Siku's back, and this time he's making snow angels, and maybe eating a little bit of snow while he's at it! The 73 day old, 10.5 kilogram sensation from the Scandinavian Wildlife Park of Djursland had some time outdoors and posed for another outstanding photo session. We just had to share it! Siku means “Sea ice” in Greenlandic language.
Scandinavian Wildlife Park of Djursland
Last seen on ZooBorns at age 32 days, Siku, which means “Sea ice” in Greenlandic language, is proving to be quite a star, having had another photo session at the ripe old age of 52 days. Siku lives at the Scandinavian Wildlife Park of Djursland.
The Scandinavian Wildlife Park of Djursland's (southeast of Kolind, Denmark) female Polar Bear, Ilka, gave birth to a single male cub on November 22. After two days the park decided to immobilize Ilka, because the cub was constantly screaming and very unsettled. Ilka could not produce milk, so instead of leaving the cub to die, keepers decided to try to bottle feed him. Siku is now 32 days old, and weighs 3,200 grams.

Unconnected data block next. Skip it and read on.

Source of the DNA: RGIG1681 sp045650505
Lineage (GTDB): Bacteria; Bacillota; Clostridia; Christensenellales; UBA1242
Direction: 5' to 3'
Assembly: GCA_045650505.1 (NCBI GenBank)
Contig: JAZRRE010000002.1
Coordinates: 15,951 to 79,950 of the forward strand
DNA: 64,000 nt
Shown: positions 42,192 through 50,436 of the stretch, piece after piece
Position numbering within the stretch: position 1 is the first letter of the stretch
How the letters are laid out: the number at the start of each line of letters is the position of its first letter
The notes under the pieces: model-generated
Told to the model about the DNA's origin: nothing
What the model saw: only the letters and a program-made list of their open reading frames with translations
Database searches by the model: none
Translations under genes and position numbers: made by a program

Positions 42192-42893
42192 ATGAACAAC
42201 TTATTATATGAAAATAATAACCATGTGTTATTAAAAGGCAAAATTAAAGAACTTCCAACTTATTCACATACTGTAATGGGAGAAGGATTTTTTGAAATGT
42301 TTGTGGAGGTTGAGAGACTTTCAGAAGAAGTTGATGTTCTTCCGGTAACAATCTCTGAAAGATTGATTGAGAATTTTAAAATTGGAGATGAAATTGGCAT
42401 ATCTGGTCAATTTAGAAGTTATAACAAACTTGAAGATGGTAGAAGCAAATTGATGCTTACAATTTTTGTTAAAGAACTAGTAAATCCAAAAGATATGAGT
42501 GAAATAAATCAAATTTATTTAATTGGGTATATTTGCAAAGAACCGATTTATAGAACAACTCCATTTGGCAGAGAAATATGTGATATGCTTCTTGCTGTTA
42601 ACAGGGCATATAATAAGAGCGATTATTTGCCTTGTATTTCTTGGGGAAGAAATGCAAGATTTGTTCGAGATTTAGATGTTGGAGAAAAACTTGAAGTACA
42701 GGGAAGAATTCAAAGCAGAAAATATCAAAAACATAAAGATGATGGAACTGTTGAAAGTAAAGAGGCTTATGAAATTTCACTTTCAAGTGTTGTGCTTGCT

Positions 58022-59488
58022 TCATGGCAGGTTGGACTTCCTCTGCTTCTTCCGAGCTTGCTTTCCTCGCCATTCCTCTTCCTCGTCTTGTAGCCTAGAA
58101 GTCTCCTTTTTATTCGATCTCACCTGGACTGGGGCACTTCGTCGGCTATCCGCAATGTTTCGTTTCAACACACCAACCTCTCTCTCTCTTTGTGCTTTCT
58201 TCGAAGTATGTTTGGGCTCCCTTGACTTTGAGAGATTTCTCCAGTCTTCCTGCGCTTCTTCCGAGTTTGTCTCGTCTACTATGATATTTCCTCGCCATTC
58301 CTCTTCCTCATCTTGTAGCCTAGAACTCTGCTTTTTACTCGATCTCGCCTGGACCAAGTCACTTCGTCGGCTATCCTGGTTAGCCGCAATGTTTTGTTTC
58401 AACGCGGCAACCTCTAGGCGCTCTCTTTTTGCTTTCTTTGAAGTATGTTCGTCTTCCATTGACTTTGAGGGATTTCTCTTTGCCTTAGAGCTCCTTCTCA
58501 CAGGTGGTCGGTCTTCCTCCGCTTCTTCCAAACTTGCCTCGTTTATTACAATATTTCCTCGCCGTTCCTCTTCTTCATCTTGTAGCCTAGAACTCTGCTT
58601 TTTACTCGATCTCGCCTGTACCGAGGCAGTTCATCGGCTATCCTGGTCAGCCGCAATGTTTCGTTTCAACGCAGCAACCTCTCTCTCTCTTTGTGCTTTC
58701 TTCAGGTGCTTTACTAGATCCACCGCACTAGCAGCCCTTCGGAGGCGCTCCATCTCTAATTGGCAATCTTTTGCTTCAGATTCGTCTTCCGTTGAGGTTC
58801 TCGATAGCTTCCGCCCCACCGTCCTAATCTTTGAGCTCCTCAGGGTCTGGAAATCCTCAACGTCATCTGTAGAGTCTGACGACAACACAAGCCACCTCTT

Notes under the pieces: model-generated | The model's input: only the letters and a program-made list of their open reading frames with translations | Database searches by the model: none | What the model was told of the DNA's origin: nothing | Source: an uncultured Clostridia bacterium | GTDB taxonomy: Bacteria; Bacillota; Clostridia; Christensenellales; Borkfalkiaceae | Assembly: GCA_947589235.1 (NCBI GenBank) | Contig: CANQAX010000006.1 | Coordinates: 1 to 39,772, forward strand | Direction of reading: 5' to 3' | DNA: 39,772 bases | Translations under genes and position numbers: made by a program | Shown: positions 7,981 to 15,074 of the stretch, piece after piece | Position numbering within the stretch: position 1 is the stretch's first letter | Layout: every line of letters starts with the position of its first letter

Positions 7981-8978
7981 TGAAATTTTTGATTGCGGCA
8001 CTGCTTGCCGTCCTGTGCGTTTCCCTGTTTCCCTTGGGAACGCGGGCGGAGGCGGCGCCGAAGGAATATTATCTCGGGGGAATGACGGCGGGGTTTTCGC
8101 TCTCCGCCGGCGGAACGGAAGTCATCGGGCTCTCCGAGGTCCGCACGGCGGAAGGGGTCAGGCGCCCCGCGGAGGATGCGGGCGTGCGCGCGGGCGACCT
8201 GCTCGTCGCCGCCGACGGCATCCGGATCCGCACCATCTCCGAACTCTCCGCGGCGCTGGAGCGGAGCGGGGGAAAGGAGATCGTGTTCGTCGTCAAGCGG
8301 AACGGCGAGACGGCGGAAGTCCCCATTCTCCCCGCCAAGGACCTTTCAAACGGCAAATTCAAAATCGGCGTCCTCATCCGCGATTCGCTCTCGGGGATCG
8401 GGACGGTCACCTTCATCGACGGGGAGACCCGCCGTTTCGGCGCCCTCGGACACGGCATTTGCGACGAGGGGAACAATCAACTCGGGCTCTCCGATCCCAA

Photo and video credit: Scandinavian Wildlife Park of Djursland
The cub's name is SIKU, which means “Sea ice” in Greenlandic language. The name is symbolic, because Polar Bears are 100% dependant on sea ice for their survival. Polar bears catch all their prey from the sea ice, so no sea ice - no Polar Bears. With sea ice in the Arctic Sea rapidly diminishing, the latest forecasts predict that the Polar Bear may be almost extinct in the wild 40 years from now.
The Scandinavian Wildlife Park of Djursland has been raising Siku, a one month old Polar Bear cub, by hand since his mother was unable to provide enough milk for him. Since birth, the cub has more than doubled in weight, and Zoo officials say little Siku is doing fine. Park Manager Frank Vigh-Larsen says the tiny cub was just two days old by the time it became clear he would not survive without intervention. Three keepers give Siku around the clock care to ensure he continues to grow and develop healthily.